The next morning, another squadron was sent to the area and found that the buoys had been picked up by a fishing boat which was seen making its way toward shore. Since communication between and Air Corps and Navy was poor, the boat was not intercepted. It was at that time the decision was made to build up the American military presence in the Philippines.

Overseas Duty:
– 4 September 1941
– the battalion traveled by train to Ft. Mason in San Francisco, California
– Arrived: 7:30 A.M. – 5 September 1941
– ferried to Ft. McDowell, Angel Island on U.S.A.T. General Frank M. Coxe
– given physicals and inoculations
– men with medical conditions replaced
– Ship: S.S. President Calvin Coolidge
– Boarded: 3:00 P.M. – 8 September 1941
– Sailed: 9:00 – same day
– Arrived: Honolulu, Hawaii – 13 September 1941 – 7:00 A.M.
– four-hour shore passes issued
– Sailed: 5:00 P.M. – same day
– escorted by the heavy cruiser, the U.S.S. Astoria, an unknown destroyer, and the U.S.S. Guadalupe a replenishment oiler
– heavy cruiser intercepted several ships after smoke was seen on the horizon
– ships belonged to friendly countries
– Arrived: Manila Bay – 7:00 A.M. – 23 September 1941
– Disembarked: 3:00 P.M.
– taken to Ft. Stotsenburg by truck
– lived in tents until 15 November 1941
Philippines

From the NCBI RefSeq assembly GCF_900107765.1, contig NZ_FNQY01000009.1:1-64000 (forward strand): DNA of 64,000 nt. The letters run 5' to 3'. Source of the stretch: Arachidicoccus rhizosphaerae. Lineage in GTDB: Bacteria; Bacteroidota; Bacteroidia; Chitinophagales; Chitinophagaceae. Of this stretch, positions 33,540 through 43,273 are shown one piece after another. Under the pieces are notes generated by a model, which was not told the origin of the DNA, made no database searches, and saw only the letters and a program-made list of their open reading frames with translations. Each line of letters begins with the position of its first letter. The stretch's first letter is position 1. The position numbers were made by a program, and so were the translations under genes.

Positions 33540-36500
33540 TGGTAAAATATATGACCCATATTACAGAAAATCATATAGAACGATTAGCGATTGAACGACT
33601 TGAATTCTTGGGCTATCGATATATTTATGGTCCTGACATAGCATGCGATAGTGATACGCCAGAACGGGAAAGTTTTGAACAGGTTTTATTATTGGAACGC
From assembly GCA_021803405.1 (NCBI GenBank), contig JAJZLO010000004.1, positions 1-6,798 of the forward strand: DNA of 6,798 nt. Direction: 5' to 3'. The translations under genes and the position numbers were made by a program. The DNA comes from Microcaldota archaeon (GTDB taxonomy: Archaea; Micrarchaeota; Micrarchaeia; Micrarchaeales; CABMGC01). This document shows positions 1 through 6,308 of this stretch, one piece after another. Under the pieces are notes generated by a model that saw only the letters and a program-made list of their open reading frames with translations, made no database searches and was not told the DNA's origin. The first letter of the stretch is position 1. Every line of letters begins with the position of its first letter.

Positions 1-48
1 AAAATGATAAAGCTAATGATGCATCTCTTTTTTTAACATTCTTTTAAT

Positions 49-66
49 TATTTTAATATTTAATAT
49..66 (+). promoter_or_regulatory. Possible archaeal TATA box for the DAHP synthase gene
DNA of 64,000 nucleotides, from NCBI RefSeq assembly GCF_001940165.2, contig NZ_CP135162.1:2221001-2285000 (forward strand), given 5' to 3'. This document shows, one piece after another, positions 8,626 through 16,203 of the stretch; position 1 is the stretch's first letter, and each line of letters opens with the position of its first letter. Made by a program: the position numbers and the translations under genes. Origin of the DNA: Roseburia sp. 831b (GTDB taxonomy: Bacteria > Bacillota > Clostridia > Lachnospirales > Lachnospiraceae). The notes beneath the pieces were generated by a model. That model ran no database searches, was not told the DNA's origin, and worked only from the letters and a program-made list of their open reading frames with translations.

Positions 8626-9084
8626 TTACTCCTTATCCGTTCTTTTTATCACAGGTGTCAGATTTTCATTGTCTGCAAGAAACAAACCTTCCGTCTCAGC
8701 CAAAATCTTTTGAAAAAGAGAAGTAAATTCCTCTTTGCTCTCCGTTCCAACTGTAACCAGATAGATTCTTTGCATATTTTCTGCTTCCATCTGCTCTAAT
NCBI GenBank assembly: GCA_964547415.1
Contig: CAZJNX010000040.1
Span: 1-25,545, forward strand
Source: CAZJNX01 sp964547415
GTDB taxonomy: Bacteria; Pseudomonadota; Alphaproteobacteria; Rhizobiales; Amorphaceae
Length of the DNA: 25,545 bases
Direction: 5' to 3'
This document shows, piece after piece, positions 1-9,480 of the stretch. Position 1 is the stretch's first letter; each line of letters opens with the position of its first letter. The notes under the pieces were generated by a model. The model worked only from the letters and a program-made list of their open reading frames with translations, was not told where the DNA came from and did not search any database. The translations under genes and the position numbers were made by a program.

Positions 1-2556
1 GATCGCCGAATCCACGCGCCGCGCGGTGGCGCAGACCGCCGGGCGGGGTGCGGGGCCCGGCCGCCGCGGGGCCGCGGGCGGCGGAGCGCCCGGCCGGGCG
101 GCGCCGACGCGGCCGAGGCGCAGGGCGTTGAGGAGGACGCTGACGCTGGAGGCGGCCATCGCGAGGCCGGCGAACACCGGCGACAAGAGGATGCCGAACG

– Stationed:
– Ft. Stotsenburg
– lived in tents upon arriving
– 15 November 1941 – moved into barracks
– the barracks walls were open and screened three feet from the bottom
– above that, the walls were woven bamboo that allowed the air to pass through
– washing – the lucky man washed by a faucet with running water
Work Day:
– 5:15 A. M. – reveille
– washing – the lucky man washed by a faucet with running water
– 6:00 A.M. – breakfast
– 7:00 to 11:30 A.M. 
– Noon – lunch
– 1:30 to 2:30 P.M. – worked
– the shorter afternoon work period was based on the belief that the climate made it too hot to work
– the tankers worked until 4:30 P.M.
– the term “recreation in the motor pool” was used for this work time
Tank Crews:
– during this time, the tank crews learned about the M3A1 tanks
– tank commanders read manuals on tanks and taught crews about the tanks
– learned about the 30-caliber and 50 caliber machineguns
– spent three hours of each day taking the guns apart and putting them back together
– did it until they could disassemble and assemble the guns blindfolded
– could not fire guns since they were not given ammunition which had been requested by Gen. King but not released by Gen. MacArthur
– 5:10 – dinner
– after dinner, the soldiers were free to do what they wanted to do
Recreation:
– the soldiers spent their free time bowling, going to the movies,
– they also played horseshoes, softball, badminton, or threw a football around
– on Wednesday afternoons, they went swimming
– they also went to Mt. Aarayat National Park and swam in the swimming pool there that was filled with mountain water